Fri, July 09, 2010
World > Americas > U.S.-Russia spy case

US, Russian flights meet up in Vienna for spy swap

2010-07-09 10:17:19 GMT2010-07-09 18:17:19 (Beijing Time)  SINA.com

A U.S., front, and a Russian plane, rear, believed to be carrying candidates for a 14-person spy swap as part of the largest spy swap since the Cold War have parked on the tarmac at Vienna's Schwechat airport, On Friday, July 9, 2010.

A U.S., front, and a Russian plane, rear, believed to be carrying candidates for a 14-person spy swap as part of the largest spy swap since the Cold War have parked on the tarmac at Vienna's Schwechat airport, On Friday, July 9, 2010.

U.S. and Russian flights believed to be carrying candidates for a 14-person spy swap landed Friday in Vienna as part of the largest such exchange since the Cold War.

A maroon-and-white Boeing 767-200 charter carrying 10 deported Russian agents flew in overnight from New York's La Guardia airport. Within minutes of its arrival, the plane came to a halt behind a Russian Emergencies Ministry plane thought to be carrying the four Russians to be exchanged.

Both countries won admissions of crimes from the subjects of the exchange — guilty pleas in the U.S. and signed confessions in Russia. In exchange for 10 agents, the U.S. won freedom for and access to two former Russian intelligence colonels who had been convicted in their home country of compromising dozens of valuable Soviet-era and Russian agents operating in the West. Two others also convicted of betraying Moscow were wrapped into the deal.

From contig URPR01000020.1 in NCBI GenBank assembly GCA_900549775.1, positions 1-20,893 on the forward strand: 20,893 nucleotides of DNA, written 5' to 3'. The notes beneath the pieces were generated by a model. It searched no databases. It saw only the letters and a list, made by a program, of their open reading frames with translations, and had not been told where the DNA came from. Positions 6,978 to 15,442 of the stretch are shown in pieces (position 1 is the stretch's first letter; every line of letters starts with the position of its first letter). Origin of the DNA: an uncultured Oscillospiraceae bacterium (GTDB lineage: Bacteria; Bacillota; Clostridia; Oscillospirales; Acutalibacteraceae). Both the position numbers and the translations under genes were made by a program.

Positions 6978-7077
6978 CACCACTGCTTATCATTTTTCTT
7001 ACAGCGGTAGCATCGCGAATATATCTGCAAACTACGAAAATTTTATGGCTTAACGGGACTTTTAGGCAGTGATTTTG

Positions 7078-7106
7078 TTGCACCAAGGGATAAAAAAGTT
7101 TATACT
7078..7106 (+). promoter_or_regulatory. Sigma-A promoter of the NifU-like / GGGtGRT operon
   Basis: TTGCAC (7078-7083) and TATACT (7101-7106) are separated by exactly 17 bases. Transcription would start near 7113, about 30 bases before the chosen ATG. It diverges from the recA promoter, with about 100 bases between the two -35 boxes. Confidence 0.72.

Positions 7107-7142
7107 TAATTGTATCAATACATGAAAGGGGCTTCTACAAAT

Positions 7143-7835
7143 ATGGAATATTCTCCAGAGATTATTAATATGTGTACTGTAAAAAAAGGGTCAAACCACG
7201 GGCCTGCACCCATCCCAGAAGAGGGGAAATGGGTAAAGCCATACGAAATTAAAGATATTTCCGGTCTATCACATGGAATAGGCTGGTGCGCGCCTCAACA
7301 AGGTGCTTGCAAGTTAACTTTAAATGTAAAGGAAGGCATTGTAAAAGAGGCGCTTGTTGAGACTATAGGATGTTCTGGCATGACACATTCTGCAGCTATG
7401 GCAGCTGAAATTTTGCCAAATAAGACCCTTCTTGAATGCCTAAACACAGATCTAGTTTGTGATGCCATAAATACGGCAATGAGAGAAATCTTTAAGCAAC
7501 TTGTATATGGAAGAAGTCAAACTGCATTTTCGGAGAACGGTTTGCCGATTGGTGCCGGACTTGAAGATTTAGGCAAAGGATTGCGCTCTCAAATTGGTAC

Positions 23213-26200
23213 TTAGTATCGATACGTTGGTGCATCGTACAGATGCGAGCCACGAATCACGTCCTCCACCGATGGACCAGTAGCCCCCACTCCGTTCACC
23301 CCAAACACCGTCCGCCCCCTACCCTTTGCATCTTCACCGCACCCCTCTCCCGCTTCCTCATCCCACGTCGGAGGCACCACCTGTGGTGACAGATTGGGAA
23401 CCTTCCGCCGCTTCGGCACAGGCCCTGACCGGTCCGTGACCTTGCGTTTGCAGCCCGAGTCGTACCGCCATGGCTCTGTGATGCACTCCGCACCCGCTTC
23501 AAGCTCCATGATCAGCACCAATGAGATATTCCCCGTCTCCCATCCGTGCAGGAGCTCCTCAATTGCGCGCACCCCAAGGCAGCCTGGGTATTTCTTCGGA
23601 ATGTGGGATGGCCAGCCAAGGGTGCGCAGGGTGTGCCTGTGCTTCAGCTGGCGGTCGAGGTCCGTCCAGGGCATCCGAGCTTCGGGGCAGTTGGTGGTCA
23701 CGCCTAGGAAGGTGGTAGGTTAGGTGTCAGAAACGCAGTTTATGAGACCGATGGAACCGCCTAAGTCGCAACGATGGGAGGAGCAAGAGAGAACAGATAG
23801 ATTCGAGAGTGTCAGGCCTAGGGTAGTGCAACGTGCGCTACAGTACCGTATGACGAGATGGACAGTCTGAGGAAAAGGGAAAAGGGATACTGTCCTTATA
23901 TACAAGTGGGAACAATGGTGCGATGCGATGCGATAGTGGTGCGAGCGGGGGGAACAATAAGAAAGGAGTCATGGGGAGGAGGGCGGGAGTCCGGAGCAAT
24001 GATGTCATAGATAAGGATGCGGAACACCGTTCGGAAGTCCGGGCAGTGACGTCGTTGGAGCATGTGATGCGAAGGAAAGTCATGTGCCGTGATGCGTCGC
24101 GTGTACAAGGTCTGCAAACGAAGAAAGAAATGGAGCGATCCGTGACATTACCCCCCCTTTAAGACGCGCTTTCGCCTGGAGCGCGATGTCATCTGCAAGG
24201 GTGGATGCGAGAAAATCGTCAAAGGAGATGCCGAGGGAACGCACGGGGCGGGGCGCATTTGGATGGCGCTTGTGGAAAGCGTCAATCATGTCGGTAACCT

One ex-colonel, Alexander Zaporozhsky, may have exposed information leading to the capture of Robert Hanssen and Aldrich Ames, two of the most damaging spies ever caught in the U.S.

U.S. officials said several of the four freed by Russia were ailing, and cited humanitarian concerns in part for arranging the swap in such a hurry. They said no substantial benefit to national security was seen from keeping the captured agents in prison for years. Former intelligence operatives agreed.

The 10 Russian agents arrested in the U.S. had tried to blend into American suburbia but been under watch for up to a decade by the FBI. Their access to top U.S. national security secrets appeared spotty at best, although the extent of what they knew and passed on is not publicly known.

The lawyer for one of them, Vicky Pelaez, said the Russian government offered her $2,000 a month for life, housing and help with her children — rather than the years behind bars she could have faced in the U.S. if she had not agreed to the deal.

(Agencies)

Add Your Comments:

Your Name:
Your Country:
Comment:
(English Only)
 
Please read our Terms of Service. Messages that harass, abuse or threaten others; have obscene or otherwise objectionable content; have spam, commercial or advertising content or links may be removed.

SPECIAL COVERAGE

MOST VIEWED

LATEST VIDEO

PICTURE GALLERY